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AUTHOR Aliyazdi, Samy and Frisch, Sarah and Hidalgo, Alberto and Frank, Nicolas and Krug, Daniel and Müller, Rolf and Schaefer, Ulrich F. and Vogt, Thomas and Loretz, Brigitta and Lehr, Claus-Michael
Title 3D bioprinting of E. coli MG1655 biofilms on human lung epithelial cells for building complex in vitro infection models [Abstract]
Year 2023
Journal/Proceedings Biofabrication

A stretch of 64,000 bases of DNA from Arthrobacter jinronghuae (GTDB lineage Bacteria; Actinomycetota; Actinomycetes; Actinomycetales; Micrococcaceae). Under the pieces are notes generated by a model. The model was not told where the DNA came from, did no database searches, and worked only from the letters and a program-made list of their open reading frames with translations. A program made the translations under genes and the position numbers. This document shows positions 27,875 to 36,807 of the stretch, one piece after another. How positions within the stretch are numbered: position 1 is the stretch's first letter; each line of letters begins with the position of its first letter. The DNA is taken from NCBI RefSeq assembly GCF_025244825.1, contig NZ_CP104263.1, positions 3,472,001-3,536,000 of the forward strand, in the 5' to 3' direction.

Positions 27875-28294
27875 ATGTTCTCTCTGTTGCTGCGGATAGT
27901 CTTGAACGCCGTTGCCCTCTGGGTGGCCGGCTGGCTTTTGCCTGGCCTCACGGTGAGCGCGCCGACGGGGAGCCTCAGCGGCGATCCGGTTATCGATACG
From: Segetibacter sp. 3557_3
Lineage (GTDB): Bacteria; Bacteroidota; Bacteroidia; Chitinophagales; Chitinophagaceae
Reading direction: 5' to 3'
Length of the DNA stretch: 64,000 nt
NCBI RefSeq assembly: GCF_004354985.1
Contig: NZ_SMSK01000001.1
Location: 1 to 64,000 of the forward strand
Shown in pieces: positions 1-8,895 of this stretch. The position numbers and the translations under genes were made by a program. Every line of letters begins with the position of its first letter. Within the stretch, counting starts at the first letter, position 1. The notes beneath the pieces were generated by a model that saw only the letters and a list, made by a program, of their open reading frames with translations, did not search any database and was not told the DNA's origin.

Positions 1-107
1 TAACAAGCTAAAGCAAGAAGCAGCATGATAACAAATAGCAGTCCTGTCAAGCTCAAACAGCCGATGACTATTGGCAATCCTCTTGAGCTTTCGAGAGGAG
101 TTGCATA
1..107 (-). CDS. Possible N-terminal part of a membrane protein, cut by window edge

Biofilm-associated infections are causing over half a million deaths each year, raising the requirement for innovative therapeutic approaches. For developing novel therapeutics against bacterial biofilm infections, complex in vitro models that allow to study drug effects on both pathogens and host cells as well as their interaction under controlled, physiologically relevant conditions appear as highly desirable. Nonetheless, building such models is quite challenging because (1) rapid bacterial growth and release of virulence factors may lead to premature host cell death and (2) maintaining the biofilm status under suitable co-culture requires a highly controlled environment. To approach that problem, we chose 3D bioprinting. However, printing living bacterial biofilms in defined shapes on human cell models, requires bioinks with very specific properties. Hence, this work aims to develop a 3D bioprinting biofilm method to build robust in vitro infection models. Based on rheology, printability and bacterial growth, a bioink containing 3% gelatin and 1% alginate in Luria-Bertani-medium was found optimal for Escherichia coli MG1655 biofilms. Biofilm properties were maintained after printing, as shown visually via microscopy techniques as well as in antibiotic susceptibility assays. Metabolic profile analysis of bioprinted biofilms showed high similarity to native biofilms. After printing on human bronchial epithelial cells (Calu-3), the shape of printed biofilms was maintained even after dissolution of non-crosslinked bioink, while no cytotoxicity was observed over 24 h. Therefore, the approach presented here may provide a platform for building complex in vitro infection models comprising bacterial biofilms and human host cells.